Romance writer Nana Malone loves love.
“Every romantic comedy…I’ve seen twice. I’ve watched Love Actually probably 22 times,” she says.
Of course rom coms and romance novels aren’t known for their realism.
“The pragmatist in me knows that that’s not real,” Nana continues. “You know, the whole, ‘we had this big fight and he flew across country and showed up on my doorstep?’ In real life that doesn’t happen—there’s no grand gesture.”
So what does happen in real life? And how does that translate to romance novels and romantic movies that make us swoon?
I sat down with Nana to answer that question and find out the truth about love and romance.
LWJ: What’s the difference between real life romance and romance in novels?
Nana: I take the bits about how real people meet and fall in love and amplify them by a thousand. That’s how romance writing works. My stuff is rooted in real moments in people’s lives. Sure, romance has to have a happy ending but it has to come from an authentic place.
In Sexy in Stilettos you have this girl who is a hyper nothing-can-be-out-of-place person. She meets someone that’s beyond carefree. These people are extreme versions of Eric and me.
In real life, I act like a ball buster and say inappropriate things but I still know how to have good behavior. Eric is spontaneous and carefree but he’s also the most solid person I know. If he weren’t so solid, that would make him unreliable. But it makes for a great character.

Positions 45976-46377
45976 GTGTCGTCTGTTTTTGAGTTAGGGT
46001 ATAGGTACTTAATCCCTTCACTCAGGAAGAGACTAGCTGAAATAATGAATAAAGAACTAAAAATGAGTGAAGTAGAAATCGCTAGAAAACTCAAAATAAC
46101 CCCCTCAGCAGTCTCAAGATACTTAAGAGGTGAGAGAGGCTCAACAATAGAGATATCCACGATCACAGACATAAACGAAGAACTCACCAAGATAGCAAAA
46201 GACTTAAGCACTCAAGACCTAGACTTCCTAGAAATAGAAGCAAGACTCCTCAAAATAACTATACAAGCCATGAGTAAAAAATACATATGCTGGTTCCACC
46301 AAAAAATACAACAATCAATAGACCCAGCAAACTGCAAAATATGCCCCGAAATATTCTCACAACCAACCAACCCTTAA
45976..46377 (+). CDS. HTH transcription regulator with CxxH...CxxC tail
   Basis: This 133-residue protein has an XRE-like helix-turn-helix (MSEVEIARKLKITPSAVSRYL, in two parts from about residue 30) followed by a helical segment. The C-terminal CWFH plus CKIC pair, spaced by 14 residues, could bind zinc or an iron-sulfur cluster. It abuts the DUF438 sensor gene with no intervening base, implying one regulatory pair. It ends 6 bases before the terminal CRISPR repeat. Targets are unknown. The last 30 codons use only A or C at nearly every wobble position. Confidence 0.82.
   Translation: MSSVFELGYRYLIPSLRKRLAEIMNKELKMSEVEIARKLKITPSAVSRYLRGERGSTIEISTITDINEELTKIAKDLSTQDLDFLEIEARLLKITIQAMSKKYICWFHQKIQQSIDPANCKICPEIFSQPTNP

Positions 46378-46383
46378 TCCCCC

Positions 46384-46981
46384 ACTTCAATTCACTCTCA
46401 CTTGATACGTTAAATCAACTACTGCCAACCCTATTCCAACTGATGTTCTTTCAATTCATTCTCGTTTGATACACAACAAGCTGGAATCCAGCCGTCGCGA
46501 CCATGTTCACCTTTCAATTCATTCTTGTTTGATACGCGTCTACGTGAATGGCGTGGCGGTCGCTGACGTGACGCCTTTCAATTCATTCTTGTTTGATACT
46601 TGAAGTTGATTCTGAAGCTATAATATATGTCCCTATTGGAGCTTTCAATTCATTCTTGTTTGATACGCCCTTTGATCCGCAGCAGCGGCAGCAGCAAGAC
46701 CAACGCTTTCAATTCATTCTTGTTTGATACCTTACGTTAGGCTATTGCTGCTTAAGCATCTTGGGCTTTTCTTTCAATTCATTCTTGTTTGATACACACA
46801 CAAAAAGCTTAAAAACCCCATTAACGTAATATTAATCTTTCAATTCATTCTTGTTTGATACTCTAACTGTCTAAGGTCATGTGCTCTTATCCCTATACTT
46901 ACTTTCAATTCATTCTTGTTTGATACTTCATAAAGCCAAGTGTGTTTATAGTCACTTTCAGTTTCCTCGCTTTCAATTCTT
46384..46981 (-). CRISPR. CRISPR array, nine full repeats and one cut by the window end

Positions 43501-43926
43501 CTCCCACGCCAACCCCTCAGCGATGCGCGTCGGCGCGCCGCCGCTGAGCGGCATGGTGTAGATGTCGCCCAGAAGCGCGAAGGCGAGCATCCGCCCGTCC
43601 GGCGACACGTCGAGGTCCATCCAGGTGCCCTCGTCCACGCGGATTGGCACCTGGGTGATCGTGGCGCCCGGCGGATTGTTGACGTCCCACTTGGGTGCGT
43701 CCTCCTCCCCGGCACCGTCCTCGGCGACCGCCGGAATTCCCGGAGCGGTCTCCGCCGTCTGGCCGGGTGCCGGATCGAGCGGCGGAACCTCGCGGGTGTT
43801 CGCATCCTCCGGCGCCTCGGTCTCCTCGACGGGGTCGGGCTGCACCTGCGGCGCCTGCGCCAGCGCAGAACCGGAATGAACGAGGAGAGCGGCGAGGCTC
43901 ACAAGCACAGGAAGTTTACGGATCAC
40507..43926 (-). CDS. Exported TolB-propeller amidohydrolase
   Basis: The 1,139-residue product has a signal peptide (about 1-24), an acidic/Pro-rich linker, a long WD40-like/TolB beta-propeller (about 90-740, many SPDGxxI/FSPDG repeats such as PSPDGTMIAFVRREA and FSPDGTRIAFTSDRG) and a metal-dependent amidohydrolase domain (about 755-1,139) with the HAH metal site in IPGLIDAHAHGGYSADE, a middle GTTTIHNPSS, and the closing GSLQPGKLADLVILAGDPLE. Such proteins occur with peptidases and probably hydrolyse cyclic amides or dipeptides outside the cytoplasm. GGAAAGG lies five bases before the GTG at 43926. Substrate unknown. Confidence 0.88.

It all feeds into what women want as a fantasy. Bad boys are always in, so I look for people who are deeply flawed but who have a really good soul. Women want to see a bad boy who was a womanizer, but love changed him. There’s a reason navy seals are so popular. Women think they want to be married to one but no, you really don’t.
There are these macho men running around but most women don’t really want to date them. That guy’s an asshole. In real life, that guy has problems.
I love a beta male, and beta males are very in right now. They counteract the alpha, Vin Diesel type. They’re your best friend; they’re more emotional and talk more, so they can be more romantic in word and gesture.
The truth is, though, no one wants a beta guy either, he’s a whiney bitch-ass; he’s the guy from Say Anything. And that guy didn’t get laid.
[Bottom line]: You wouldn’t take home your book boyfriend.
Are romance novels and rom coms misleading than?
I always feel like I should put a disclaimer in my books: “This is a book—a work of fiction.” In the real world these characters would be more muted.
I don’t actually believe in love at first sight. Yes, there’s instant attraction but that’s lust. I am a firm believe in love at first conversation. People grow on people.
Romance is work, but no one wants to read about work.
How is romance work?
Love is the easy part. You can love dogs and cats. You can love what people do and say. Even after people break up they still say, “I love him; we just couldn’t make it work.”
Love is the thing that’s always in the background.
Romance is the keeping up of that feeling and that’s a lot more difficult, especially the longer you’re in a relationship. To keep the love going you have to focus on the romance.
How do you keep the romance going?
Romance is knowing who your partner is and how to make them feel special. Flowers are nice and yeah, I’m a girl, so I wouldn’t turn them down, but that’s not gonna cut it. Romance shows that you’re paying attention and know what your partner needs.
You have to really know the person to pull off romance.
Nana Malone is a USA Today Bestselling author. Her books are available on Amazon.com.